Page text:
As the Fed announced another rate hike and national average housing prices decreased 1.1% between July and August, the biggest decline since 2012, the question on many minds is – are we headed for a major housing correction? The answer, at least for the DC Metro area, is most likely NOT!!!

We looked at housing stats in our area for 2008 (the housing crash), 2018 (pre-COVID), 2021 (COVID boom) and 2022, and what we saw is that home prices remain strong, and homes are selling quickly.

As the Fed intended, higher interest rates are slowing the market. Many buyers have decided to wait to purchase. In some parts of the country, higher mortgage rates are pushing prices down. However, a primary effect on price is supply, and the DC metro area has a housing shortage. In the last few months, fewer homes have been selling. However, less inventory is coming on the market as potential sellers decide not to give up their low mortgage rates and are staying put instead. Developers are also holding back on new builds as their expenses increase, limiting inventory further.

Real estate is hyper-localized, and how the market behaves depends on multiple factors. California cities are experiencing the biggest decline in housing prices, while many Southern cities are seeing price increases. This could be because California has some of the most expensive real estate in the country and therefore reacted strongly to increased rates. Another theory is that California real estate is becoming less in demand, as the technology industry widely adopts remote work policies and workers no longer must live in the state.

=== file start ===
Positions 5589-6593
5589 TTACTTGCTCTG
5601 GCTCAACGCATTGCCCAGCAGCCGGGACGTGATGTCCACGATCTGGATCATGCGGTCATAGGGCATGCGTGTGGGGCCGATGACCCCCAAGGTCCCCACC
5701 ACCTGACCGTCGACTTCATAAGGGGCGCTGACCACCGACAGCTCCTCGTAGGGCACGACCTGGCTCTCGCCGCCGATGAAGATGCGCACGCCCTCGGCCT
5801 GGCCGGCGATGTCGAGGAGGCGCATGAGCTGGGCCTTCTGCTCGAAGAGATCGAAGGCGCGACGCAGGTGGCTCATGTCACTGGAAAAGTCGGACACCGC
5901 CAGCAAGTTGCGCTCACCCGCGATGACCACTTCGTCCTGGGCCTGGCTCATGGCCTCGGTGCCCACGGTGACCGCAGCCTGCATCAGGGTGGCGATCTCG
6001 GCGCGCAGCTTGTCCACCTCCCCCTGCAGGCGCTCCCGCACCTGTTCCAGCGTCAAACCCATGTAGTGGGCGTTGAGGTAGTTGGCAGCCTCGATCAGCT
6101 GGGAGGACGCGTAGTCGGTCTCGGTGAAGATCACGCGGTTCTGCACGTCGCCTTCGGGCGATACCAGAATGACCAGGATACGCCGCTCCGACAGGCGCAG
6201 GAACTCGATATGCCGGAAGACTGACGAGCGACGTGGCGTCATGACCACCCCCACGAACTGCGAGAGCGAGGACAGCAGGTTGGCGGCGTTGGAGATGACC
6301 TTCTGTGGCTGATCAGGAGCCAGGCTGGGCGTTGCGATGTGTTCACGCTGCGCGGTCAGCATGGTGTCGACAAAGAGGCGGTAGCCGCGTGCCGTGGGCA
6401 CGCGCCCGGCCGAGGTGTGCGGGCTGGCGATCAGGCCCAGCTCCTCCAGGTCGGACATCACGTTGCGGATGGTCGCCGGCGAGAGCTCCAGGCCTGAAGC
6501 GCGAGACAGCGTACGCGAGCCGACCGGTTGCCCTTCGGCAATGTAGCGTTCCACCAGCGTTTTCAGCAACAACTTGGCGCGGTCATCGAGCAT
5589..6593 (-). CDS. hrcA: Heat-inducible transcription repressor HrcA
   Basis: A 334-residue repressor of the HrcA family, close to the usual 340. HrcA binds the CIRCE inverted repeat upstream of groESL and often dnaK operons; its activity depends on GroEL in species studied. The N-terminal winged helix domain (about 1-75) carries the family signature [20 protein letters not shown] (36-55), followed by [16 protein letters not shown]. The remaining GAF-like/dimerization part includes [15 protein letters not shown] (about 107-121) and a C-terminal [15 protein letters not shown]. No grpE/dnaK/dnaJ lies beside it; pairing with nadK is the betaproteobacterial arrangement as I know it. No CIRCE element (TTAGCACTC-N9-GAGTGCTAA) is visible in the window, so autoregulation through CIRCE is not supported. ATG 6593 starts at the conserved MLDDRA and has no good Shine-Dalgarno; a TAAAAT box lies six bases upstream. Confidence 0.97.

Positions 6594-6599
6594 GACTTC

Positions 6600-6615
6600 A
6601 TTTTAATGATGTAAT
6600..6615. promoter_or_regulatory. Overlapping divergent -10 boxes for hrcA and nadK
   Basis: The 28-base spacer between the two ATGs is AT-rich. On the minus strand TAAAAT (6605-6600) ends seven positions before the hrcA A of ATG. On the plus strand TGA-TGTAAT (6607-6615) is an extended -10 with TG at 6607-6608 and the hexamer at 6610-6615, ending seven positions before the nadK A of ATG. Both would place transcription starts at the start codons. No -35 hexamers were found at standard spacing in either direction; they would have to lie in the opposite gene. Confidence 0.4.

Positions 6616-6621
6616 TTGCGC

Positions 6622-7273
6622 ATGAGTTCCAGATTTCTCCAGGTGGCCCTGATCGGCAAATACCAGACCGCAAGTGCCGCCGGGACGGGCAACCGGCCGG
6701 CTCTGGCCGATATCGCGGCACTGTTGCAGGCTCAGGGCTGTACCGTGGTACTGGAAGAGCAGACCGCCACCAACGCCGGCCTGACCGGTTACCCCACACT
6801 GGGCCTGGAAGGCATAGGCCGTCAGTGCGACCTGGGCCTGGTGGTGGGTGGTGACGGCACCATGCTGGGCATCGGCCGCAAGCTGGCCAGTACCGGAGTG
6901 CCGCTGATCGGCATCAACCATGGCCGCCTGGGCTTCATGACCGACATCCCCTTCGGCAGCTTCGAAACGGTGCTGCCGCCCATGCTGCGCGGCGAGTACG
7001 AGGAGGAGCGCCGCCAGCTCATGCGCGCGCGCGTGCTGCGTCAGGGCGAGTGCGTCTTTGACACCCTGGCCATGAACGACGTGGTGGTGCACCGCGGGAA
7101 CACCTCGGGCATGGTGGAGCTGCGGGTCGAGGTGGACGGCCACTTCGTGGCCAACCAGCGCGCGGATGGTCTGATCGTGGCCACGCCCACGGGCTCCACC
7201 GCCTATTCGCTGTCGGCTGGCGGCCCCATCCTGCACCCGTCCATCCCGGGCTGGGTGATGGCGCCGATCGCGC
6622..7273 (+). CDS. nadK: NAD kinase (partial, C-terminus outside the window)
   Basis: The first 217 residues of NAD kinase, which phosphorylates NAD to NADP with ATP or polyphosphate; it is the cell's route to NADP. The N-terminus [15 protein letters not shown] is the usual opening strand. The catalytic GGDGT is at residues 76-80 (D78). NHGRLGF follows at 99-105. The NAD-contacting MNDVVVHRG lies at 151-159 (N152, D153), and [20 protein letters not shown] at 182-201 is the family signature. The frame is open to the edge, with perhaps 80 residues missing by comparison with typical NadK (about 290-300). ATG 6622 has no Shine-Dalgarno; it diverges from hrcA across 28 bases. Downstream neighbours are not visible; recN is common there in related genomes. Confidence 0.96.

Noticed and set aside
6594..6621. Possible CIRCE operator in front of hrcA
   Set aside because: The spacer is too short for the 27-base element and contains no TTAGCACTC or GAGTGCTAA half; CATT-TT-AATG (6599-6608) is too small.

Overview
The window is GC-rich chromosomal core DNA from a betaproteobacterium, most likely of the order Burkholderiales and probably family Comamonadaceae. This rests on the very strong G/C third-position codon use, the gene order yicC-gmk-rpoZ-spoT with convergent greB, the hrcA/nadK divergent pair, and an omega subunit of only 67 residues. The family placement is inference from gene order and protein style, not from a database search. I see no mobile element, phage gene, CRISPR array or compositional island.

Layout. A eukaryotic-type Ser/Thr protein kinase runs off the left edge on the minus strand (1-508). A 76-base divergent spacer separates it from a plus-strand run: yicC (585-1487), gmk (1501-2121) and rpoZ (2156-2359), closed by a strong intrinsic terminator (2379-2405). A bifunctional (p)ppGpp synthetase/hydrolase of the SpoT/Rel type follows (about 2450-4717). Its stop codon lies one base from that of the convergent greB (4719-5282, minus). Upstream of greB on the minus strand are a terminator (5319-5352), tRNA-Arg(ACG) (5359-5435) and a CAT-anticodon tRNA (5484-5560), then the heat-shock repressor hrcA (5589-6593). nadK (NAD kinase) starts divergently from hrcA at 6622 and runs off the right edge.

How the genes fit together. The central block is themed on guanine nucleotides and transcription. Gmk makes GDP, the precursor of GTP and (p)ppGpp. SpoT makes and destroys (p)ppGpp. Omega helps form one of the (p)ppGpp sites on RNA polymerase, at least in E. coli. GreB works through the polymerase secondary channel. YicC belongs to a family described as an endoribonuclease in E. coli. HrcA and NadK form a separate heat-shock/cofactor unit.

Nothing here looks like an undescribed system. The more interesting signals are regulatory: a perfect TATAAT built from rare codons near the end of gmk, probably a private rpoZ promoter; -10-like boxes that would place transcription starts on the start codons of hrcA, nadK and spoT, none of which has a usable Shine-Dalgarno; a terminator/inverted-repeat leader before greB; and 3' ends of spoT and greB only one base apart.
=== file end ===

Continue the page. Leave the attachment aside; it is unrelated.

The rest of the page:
Why are prices in some areas of the country dropping so quickly? Unlike in years past, today’s real estate market is filled with both institutional and independent investors. As the market shows signs of slowing, investors are scrambling to sell their inventory quickly. The easiest way to do that is by cutting prices until units sell.

As the Fed continues to make adjustments to combat inflation, we will most likely see changes in the national housing market. However, national averages do not reflect local markets. DC, with its stable flow of government jobs and housing shortage, has proven in the past to be as good a place as there is to withstand a slow market. We may continue to see a decrease in sales volume, but pricing typically remains stable.

In our opinion, the best time to sell or buy is when there’s an underlying need that you’re solving. When that time comes, we can help you understand how to navigate the market for the best result. Contact us today!